Esri launched a newer version of its geomedicine app, My Place History, which includes an updated version of the US Environmental Protection Agency’s (EPA) Toxics Release Inventory (TRI) database. The app enables users to store a permanent list of all the places they have lived or work and the app creates a shareable report of any specific toxins that were reported within three miles of those addresses at that time.
We first mentioned the Esri My Places History app last October in our roundup of geolocation health apps. X years ago, Esri’s global manager of health and human services. At the 2009 TEDMED conference, Bill Davenhall, who leads the health and human services marketing team at geographic information service Esri, made the case that adding environmental data to patients’ charts — places the patients lived, types of chemicals and particulates found in those locations’ air — could be important in improving patient care. Davenhall’s case rested on the hypothesis that living in some environments may predispose a person to certain diseases, so having a conversation about geography should be a part of a patient’s visit with their physician.
“This application is useful in helping people understand the potential link between public health data stored in one database [toxic releases] and their individual places of residence or employment,” Davenhall said in a recent statement. “There is a great deal of data collected to benefit public health. Unfortunately, this information seldom gets into the hands of the health-seeking consumers presenting symptoms to their physicians.”
As of 2009, more than a third (11,700) of residential ZIP Codes, 27 percent (5,300) of cities, and more than 50 percent (1,500) of all counties in the US contained toxic releases recorded in the database released by the EPA, according to Esri. Not a single state escaped a toxic release reporting site that year. The TRI database tracks the specific location of some 525 chemicals that are known to be hazardous to human health.
For more read this press release below:
PRESS RELEASE: REDLANDS, Calif., June 4, 2012 — Esri today announced the release of My Place History 2.0, an updated version of the original unique iPhone and iPad application that provides personalized access to the Toxics Release Inventory (TRI) from the United States Environmental Protection Agency’s (EPA) database across the United States. The My Place History 2.0 application features the recent TRI data and allows users to review vital environmental information from around the country.
Users can also store in the application a permanent list of all places they have lived or worked, which in turn links these places to the TRI database. The link allows the application to create a shareable report that inventories the specific toxic releases reported within three miles of the users’ addresses.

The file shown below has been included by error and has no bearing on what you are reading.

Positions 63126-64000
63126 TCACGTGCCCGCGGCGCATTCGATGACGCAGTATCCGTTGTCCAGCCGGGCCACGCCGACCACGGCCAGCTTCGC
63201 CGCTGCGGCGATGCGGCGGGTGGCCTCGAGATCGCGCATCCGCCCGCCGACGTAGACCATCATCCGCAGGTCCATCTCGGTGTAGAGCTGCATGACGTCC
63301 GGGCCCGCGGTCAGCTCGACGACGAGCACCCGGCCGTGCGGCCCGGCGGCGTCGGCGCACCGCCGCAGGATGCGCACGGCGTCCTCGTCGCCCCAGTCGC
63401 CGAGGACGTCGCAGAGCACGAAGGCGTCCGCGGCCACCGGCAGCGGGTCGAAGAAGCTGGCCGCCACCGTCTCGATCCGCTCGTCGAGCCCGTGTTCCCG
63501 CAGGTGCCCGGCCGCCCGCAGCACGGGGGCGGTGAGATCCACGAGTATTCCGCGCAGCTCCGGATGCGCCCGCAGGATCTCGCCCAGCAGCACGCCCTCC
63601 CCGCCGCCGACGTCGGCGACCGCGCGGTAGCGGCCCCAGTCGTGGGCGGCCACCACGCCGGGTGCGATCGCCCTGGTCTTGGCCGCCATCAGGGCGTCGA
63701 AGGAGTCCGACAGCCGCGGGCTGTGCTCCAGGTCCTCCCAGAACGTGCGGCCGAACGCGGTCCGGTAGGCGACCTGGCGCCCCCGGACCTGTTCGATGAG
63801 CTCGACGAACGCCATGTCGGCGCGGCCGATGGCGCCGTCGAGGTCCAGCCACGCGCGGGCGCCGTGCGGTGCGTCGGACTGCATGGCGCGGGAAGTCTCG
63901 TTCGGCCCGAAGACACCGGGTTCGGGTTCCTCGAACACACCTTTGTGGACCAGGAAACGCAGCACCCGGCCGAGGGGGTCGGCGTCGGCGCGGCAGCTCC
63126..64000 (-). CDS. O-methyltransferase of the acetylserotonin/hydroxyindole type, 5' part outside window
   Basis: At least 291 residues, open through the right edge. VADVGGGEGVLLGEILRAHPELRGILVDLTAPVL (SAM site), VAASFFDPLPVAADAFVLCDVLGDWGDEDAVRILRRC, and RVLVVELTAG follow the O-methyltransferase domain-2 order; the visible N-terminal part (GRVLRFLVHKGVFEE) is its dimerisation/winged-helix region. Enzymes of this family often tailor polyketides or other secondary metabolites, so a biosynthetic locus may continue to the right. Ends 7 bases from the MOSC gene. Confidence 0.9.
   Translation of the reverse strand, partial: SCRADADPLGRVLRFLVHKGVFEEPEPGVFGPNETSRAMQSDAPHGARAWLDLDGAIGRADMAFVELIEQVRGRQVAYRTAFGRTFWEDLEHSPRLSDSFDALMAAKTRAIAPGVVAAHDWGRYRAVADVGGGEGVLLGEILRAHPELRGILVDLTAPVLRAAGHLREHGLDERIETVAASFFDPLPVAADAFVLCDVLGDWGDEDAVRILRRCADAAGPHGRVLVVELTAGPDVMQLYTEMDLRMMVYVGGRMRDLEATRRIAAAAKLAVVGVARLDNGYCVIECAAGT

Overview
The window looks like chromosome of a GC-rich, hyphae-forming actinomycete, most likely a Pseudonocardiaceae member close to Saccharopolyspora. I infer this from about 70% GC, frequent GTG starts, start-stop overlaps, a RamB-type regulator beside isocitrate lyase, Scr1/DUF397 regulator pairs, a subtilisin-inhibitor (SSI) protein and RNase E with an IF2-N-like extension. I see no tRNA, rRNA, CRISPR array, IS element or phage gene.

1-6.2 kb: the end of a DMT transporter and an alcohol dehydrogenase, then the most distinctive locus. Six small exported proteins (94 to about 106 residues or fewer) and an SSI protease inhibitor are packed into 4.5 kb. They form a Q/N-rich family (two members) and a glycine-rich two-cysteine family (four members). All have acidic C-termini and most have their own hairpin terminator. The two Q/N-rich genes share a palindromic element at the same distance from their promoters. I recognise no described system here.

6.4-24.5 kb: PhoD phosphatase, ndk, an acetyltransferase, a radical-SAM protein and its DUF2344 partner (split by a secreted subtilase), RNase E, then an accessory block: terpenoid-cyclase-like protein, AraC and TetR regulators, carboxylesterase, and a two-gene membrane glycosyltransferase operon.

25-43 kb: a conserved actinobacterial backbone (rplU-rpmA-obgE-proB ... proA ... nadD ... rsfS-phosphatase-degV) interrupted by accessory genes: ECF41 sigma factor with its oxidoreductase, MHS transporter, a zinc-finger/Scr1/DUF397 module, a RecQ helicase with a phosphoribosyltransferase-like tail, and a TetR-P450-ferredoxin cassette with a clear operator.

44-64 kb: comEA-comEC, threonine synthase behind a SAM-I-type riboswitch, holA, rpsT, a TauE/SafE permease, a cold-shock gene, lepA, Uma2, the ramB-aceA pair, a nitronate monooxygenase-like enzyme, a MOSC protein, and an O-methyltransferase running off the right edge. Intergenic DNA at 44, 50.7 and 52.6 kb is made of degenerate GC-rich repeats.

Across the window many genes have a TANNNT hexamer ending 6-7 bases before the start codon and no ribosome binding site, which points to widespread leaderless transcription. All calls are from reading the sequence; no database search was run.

“This application is useful in helping people understand the potential link between public health data stored in one database [toxic releases] and their individual places of residence or employment,” said Bill Davenhall, Esri’s global manager of health and human services. “There is a great deal of data collected to benefit public health. Unfortunately, this information seldom gets into the hands of the health-seeking consumers presenting symptoms to their physicians.”
In 2009, more than one-third (11,700) of residential ZIP Codes, 27 percent (5,300) of cities, and more than 50 percent (1,500) of all counties in the United States contained toxic releases recorded in the database released by the EPA. No state escaped a toxic release reporting site in the 2009 TRI data. The TRI database contains the geographic location (latitude and longitude) of the more than 525 chemicals known to be hazardous to human health.
Most agricultural uses of chemicals and automobile emissions are not required to be reported. EPA’s toxic materials reported in My Place History are essentially those from manufacturing processes only. EPA has been collecting this type of data since 1983.
Applications like this are just the start of how society (patients and physicians) will benefit from the greater use of geographically relevant information and geographic information systems–a process Davenhall has coined geomedicine. Other data layers featured in the application are Dartmouth’s Health Atlas and regional Medicare heart attack rates.
Download the My Place History application from the Apple Store now.
About Esri Since 1969, Esri has been giving customers around the world the power to think and plan geographically. The market leader in GIS technology, Esri software is used in more than 300,000 organizations worldwide including each of the 200 largest cities in the United States, most national governments, more than two-thirds of Fortune 500 companies, and more than 7,000 colleges and universities. Esri applications, running on more than one million desktops and thousands of web and enterprise servers, provide the backbone for the world’s mapping and spatial analysis. Esri is the only vendor that provides complete technical solutions for desktop, mobile, server, and Internet platforms. Visit us at esri.com/news.